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Helaine Bader

HealthyWomen's Vice President of Education

Helaine Bader is a passionate public health advocate and the vice president of education for HealthyWomen. She has spent the last 20 years in the fields of health education, communications and advocacy — helping people understand how to stay healthy and prevent disease; working with grassroots organizations to address health disparities and health literacy in communities throughout the U.S.; and bringing multidisciplinary organizations, experts, and institutions together to tackle issues through collective action.

Early in her career, Helaine conducted epidemiological research in the perinatology department at a hospital and worked as a fellow in the breast cancer division of the National Cancer Institute. She later managed the global communications strategy for a Center of Excellence in Drug Discovery at GlaxoSmithKline. From 2004 to 2010, Helaine worked for Digene (later QIAGEN), directing the global advocacy efforts in cervical cancer. She has consulted with numerous organizations over the years, helping create and implement culturally appropriate educational and awareness campaigns to address disparities in health. Helaine is also co-author of "New Dimensions in Women's Health," now in its eighth edition. Helaine has a bachelor of arts degree from the University of Pennsylvania and a master in public health degree for the University of Pittsburgh.

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Bleeding Disorders in Girls and Women

Bleeding Disorders in Girls and Women

Are you at risk for a bleeding disorder?

Created With Support

Medically reviewed by Dr. Meera Chitlur

infographic on bleeding disorders. Click the image to open the pdf

A bleeding disorder is a condition that keeps your blood from clotting properly to stop bleeding.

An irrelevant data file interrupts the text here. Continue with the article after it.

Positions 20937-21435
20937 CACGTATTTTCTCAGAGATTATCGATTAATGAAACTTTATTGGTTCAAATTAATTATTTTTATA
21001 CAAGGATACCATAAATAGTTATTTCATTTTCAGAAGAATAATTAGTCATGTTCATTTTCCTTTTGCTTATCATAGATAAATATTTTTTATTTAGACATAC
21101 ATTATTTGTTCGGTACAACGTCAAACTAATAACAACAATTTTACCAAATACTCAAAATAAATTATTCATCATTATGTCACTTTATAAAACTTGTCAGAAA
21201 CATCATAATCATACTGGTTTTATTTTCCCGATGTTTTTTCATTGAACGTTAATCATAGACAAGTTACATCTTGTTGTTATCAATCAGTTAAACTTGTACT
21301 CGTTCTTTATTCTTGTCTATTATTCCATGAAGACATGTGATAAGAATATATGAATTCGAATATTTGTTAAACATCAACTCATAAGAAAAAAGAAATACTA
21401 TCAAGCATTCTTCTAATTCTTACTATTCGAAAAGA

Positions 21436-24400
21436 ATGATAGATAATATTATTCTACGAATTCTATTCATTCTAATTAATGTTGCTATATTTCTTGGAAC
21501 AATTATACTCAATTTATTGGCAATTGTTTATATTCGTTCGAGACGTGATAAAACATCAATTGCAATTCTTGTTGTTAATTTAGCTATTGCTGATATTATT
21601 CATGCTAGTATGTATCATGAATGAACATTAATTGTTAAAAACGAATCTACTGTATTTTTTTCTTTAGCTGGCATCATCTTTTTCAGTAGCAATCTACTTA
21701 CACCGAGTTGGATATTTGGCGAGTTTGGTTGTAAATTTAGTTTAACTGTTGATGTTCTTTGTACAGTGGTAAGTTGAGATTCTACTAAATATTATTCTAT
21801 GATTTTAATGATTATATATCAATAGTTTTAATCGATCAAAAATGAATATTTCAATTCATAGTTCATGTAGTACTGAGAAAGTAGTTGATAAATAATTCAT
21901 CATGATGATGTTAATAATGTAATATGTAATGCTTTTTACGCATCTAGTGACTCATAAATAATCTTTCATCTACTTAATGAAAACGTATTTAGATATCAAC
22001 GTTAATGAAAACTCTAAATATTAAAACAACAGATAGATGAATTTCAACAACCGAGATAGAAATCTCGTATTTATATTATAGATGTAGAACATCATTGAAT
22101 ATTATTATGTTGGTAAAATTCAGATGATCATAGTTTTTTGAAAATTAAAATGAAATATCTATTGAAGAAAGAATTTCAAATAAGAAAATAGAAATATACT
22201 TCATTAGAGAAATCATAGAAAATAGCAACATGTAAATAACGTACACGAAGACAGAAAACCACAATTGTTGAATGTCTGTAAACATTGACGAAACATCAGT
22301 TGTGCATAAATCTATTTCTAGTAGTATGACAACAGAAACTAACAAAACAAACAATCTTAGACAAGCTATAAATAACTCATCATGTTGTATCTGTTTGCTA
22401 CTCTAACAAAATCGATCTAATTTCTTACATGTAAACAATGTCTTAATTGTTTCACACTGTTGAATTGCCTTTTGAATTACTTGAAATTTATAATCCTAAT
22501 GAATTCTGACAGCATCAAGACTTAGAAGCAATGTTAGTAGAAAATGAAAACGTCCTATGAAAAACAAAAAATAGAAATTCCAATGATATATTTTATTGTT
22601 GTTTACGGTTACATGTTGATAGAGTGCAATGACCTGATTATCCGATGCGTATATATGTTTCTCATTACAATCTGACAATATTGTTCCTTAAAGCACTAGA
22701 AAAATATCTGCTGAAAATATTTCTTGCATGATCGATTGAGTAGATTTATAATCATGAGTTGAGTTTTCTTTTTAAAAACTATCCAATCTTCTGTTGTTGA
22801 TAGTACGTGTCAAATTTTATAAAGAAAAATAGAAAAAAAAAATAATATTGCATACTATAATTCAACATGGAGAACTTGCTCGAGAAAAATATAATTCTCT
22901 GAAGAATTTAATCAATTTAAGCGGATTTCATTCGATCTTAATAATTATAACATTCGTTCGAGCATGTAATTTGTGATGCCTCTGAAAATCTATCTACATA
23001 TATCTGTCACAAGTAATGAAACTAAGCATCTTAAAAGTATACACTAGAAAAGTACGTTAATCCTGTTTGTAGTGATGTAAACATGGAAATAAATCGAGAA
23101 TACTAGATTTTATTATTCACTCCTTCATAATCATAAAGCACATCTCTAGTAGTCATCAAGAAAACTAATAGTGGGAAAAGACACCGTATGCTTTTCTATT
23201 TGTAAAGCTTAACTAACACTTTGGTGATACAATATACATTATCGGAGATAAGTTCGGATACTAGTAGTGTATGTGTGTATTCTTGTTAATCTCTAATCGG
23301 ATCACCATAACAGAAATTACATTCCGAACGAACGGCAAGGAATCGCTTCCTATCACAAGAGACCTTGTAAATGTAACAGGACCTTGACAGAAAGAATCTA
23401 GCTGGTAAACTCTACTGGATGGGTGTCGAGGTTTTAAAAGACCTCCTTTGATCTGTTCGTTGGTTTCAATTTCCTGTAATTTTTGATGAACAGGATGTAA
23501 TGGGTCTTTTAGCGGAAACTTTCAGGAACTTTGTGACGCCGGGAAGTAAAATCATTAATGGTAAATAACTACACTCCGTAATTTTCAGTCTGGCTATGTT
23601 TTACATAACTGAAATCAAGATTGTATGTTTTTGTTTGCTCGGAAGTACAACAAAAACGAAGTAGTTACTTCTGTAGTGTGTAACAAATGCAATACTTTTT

Did you know?

Up to 1% of girls and women in the U.S. have a bleeding disorder — and many don’t know it.


If you have any of the following symptoms, you may have a bleeding disorder:

- Heavy menstrual periods. This includes a period that lasts more than 7 days or a period where you soak through your pad or tampon in 1 to 2 hours

- Bruise easily, often for no reason, especially if bruises are raised and larger than a quarter

- Frequent nosebleeds that last longer than 10 minutes

- Bleeding from cuts or scrapes that lasts longer than 5 to 10 minutes

- Heavy bleeding after any surgery, including dental surgery and tooth extraction or after childbirth

- Low iron or anemia

Types of Bleeding Disorders

Blood clotting, which is what causes bleeding to stop, involves different proteins, called factors, that each play a very important role in the process of stopping bleeding.A factor deficiency is when one of those proteins involved in clotting is low or missing resulting in bleeding disorders. Some examples of bleeding disorders include Von Willebrand Disease and Hemophilia.

Von Willebrand Disease (VWD):

  • The most common bleeding disorder in women
  • Clotting protein called von Willebrand factor is low, missing or doesn’t work as it’s supposed to
  • An inherited condition that affects men and women equally
  • Diagnosed in 5% to 24% of women with heavy periods

Hemophilia: Women and girls can have deficiencies of factor VIII (8), also known as hemophilia A, or factor IX (9), also known as hemophilia B.

Other rare factor deficiencies:

Deficiency of Factors’ I (1), II (2), V (5), VII (7), X (10), XI (11), XII (12) and XIII (13) are all rare bleeding disorders.

Platelet disorders:

Platelets play an important role in the blood-clotting process — A person can have a bleeding disorder when they have too few platelets, or the platelets don’t work like they should. Examples of platelet disorders include Glanzmann Thrombasthenia and Bernard Soulier Syndrome.

Getting a Diagnosis

Many women have difficulty getting a diagnosis. If you have symptoms, speak to your healthcare provider (HCP) about a possible bleeding disorder. Your HCP can use a variety of methods to make a diagnosis, such as:

- Health history, including details about your bleeding

- Physical exam

- Various lab tests

Tip: Before your first appointment, track your period and symptoms so you’re prepared to answer any questions from your HCP.

To see if your symptoms could be the result of a bleeding disorder, check out this quiz: Better You Know

This resource was created with support from the National Hemophilia Foundation


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